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Unaccompanied minors in Europe: issues of arrival, stay and return

Motion for a recommendation | Doc. 11605 | 02 May 2008

Signatories:
Ms Corien W.A. JONKER, Netherlands, EPP/CD ; Ms Tina ACKETOFT, Sweden ; Mr Mevlüt ÇAVUŞOĞLU, Turkey, EDG ; Mr Boriss CILEVIČS, Latvia, SOC ; Ms Gunn Karin GJUL, Norway ; Mr John GREENWAY, United Kingdom ; Ms Gultakin HAJIBAYLI, Azerbaijan, EPP/CD ; Mr Mike HANCOCK, United Kingdom, ALDE ; Mr Geert LAMBERT, Belgium ; Ms Özlem TÜRKÖNE, Turkey, EPP/CD
Origin
Referred to the Committee on Migration, Refugees and Population, for report, and to the Social, Health and Family Affairs Committee, for opinion: Reference No. 3460 (19th Sitting, 23 June 2008).
Thesaurus

At any one time there may be up to 100 000 unaccompanied minors in Europe. Some of these are asylum seekers and many are irregular migrants.

These unaccompanied minors are particularly vulnerable to human rights abuses and are in need of urgent protection. They may have fled to escape poverty, family abuse, the lack of educational and employment opportunities, persecution or armed, ethnic or religious conflict. They may have been trafficked. Once they arrive in Europe, they are not necessarily safe.

The Assembly has in the past looked at the particular needs of children seeking asylum (see Recommendation 1703 (2005)). The Council of Europe has put the needs of children high on its agenda and is currently running a campaign entitled “Building a Europe for and with children”. The Assembly can contribute to this ongoing work by looking more closely at the arrival, stay and return of unaccompanied minors, whether they be irregular migrants or asylum seekers.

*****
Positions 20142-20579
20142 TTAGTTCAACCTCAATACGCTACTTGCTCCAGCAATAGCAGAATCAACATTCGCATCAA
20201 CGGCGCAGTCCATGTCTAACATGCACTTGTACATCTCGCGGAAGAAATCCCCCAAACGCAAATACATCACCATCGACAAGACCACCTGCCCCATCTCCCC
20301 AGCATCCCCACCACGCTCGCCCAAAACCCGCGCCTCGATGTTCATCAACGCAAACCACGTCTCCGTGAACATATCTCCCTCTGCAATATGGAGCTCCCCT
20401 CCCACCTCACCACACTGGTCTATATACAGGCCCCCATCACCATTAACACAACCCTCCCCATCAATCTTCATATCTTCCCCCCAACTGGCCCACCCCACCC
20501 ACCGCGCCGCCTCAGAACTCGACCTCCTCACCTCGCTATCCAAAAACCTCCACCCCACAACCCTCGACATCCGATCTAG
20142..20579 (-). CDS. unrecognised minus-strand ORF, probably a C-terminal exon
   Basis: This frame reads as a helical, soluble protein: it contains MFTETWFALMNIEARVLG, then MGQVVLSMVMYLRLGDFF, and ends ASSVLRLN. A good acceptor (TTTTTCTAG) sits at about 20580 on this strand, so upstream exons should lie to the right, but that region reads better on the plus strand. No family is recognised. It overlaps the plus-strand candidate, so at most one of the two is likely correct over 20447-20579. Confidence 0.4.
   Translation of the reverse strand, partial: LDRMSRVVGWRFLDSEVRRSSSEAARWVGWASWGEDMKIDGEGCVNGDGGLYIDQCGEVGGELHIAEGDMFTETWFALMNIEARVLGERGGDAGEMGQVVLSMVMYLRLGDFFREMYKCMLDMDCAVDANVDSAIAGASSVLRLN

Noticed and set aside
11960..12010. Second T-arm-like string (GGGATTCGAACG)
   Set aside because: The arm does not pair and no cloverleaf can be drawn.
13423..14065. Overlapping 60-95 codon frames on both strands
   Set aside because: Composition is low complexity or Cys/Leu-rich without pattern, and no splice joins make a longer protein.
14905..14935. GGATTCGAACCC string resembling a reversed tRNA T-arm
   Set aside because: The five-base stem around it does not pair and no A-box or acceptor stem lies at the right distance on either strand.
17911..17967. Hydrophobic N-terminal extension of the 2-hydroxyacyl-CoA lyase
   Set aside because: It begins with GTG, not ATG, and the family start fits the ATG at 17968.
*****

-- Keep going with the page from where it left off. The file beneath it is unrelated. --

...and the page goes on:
In terms of the arrival of unaccompanied minors, it is of utmost importance that minors are identified and treated separately from adults. Accurate age assessment is essential to ensure that all minors are treated as such from their arrival onwards. They should also be given the opportunity of lodging asylum claims.

In terms of the stay of unaccompanied minors, it is essential that adequate reception and care facilities are made available. These facilities should provide for the basic needs of minors and in particular their health and educational needs. Guarantees should be in place to ensure that unaccompanied minors do not face abuse, bullying or any other type of ill treatment while in care facilities. Detention should only be used as a last resort. Some unaccompanied minors end up on the streets of Europe and steps need to be taken to protect them from trafficking and other criminal networks.

If unaccompanied minors are to be returned to their countries of origin, adequate reception facilities should be guaranteed in their home country, wherever possible with their family members. Returns should only be organised when in the best interest of the child and ensuring the dignity and safety of the child.

The Assembly recognises that the challenge for European society today is to ensure that these unaccompanied minors are guaranteed their rights and that the cornerstone of all policies is their “best interests”.

In the light of the above, the Assembly recommends that member states of the Council of Europe:

  • only detain unaccompanied minors in exceptional circumstances;
  • ensure that unaccompanied minors are able to claim asylum;
  • review the conditions in which minors are held in care and detention;
  • tackle the trafficking networks handling unaccompanied minors;
  • ensure that where unaccompanied minors are returned that proper reception facilities are available for them in their countries of origin and preferably within their families.

Furthermore the Assembly recommends that the Committee of Ministers:

  • develop guidelines on age determination of unaccompanied minors;
  • develop guidelines on minimum standards for care facilities holding unaccompanied minors;
  • develop guidelines on return of unaccompanied minors to their countries of origin;
  • reconstitute the ad hoc Committee of Experts on Legal Aspects of Territorial Asylum, Refugees and Stateless Persons (CAHAR) in order to examine some of these issues.

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